Issue 3, May 15, 2017

Banded Spruce Needles

We received two samples of spruce, one Norway and one White, with a distinctive, brown banding pattern on the needles at the Plant Clinic in the last few weeks. We've seen similar symptoms occasionally over the years, and have never been able to associate the damage with a pathogen or insect pest.

These samples arrived in good condition. The banding appeared as light brown bands, with darker red/brown splotches within the bands. The damage appeared to be worst on the newer needles, but was scattered between branches. The sample was incubated to encourage sporulation of any fungal pathogens present, and examined microscopically for pathogens, insects, and arthropods. None were found. Norway and White spruce are fairly well-adapted to Illinois conditions and tend to be tolerant of many stressful conditions that would lead to damage on a Colorado blue spruce. We don't often see too many needle problems on these tougher spruce trees.

Thankfully, the clients had provided very detailed information on their sample submission forms. The only similarity between both samples? Dormant oil applied to the trees as a preventative for mites. Correct application of dormant oils should not harm most plants (always check the label before you apply, as there are plants that dormant oil can damage!). However, in this case it's possible that an incorrect application was made, or that there was some contamination that caused the damage. The damage noted (splotches, on the outer-most parts of the tree) is consistent with spray damage and would explain the lack of pathogen or pest associated with the symptoms.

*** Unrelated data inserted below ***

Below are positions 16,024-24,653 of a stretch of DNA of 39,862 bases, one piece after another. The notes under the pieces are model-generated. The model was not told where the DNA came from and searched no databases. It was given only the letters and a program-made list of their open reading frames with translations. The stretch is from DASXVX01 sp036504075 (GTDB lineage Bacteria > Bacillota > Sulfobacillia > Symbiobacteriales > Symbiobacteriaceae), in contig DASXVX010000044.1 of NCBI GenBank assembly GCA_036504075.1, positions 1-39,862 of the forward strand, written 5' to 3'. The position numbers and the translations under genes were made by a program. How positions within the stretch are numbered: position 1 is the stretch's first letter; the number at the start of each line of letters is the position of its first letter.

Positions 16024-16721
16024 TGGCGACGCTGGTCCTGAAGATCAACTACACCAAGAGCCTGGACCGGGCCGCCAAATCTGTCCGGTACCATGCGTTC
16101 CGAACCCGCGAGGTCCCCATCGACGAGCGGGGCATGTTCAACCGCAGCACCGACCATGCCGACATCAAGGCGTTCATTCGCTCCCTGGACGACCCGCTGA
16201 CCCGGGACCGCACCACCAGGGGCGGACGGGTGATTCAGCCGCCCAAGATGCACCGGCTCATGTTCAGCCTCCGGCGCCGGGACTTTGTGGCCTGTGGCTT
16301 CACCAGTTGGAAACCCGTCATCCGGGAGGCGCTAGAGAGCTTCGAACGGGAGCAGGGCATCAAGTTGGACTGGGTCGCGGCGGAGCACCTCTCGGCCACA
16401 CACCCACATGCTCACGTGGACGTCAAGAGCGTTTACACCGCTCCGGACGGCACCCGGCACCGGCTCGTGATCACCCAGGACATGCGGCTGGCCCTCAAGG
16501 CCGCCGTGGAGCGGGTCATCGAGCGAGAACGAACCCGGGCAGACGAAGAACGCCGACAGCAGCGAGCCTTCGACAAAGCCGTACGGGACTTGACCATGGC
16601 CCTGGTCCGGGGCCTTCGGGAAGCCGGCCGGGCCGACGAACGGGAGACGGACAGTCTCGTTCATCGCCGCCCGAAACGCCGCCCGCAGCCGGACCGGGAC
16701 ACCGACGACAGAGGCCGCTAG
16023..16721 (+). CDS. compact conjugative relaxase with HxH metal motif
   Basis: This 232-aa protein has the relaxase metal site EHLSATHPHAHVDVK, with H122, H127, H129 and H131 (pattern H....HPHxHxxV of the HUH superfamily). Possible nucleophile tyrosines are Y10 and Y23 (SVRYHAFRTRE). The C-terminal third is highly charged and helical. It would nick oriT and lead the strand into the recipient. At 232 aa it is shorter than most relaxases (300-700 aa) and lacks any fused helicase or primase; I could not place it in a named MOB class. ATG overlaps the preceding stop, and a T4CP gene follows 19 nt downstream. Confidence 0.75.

The trees should recover, but the damaged needles will not. It will take several years of new growth to hide the damaged needles (which may fall from the branch, leaving a bare spot). Always remember to check the label of anything you choose to apply, and thoroughly clean equipment used to apply pesticides to avoid carryover! (Diane Plewa)

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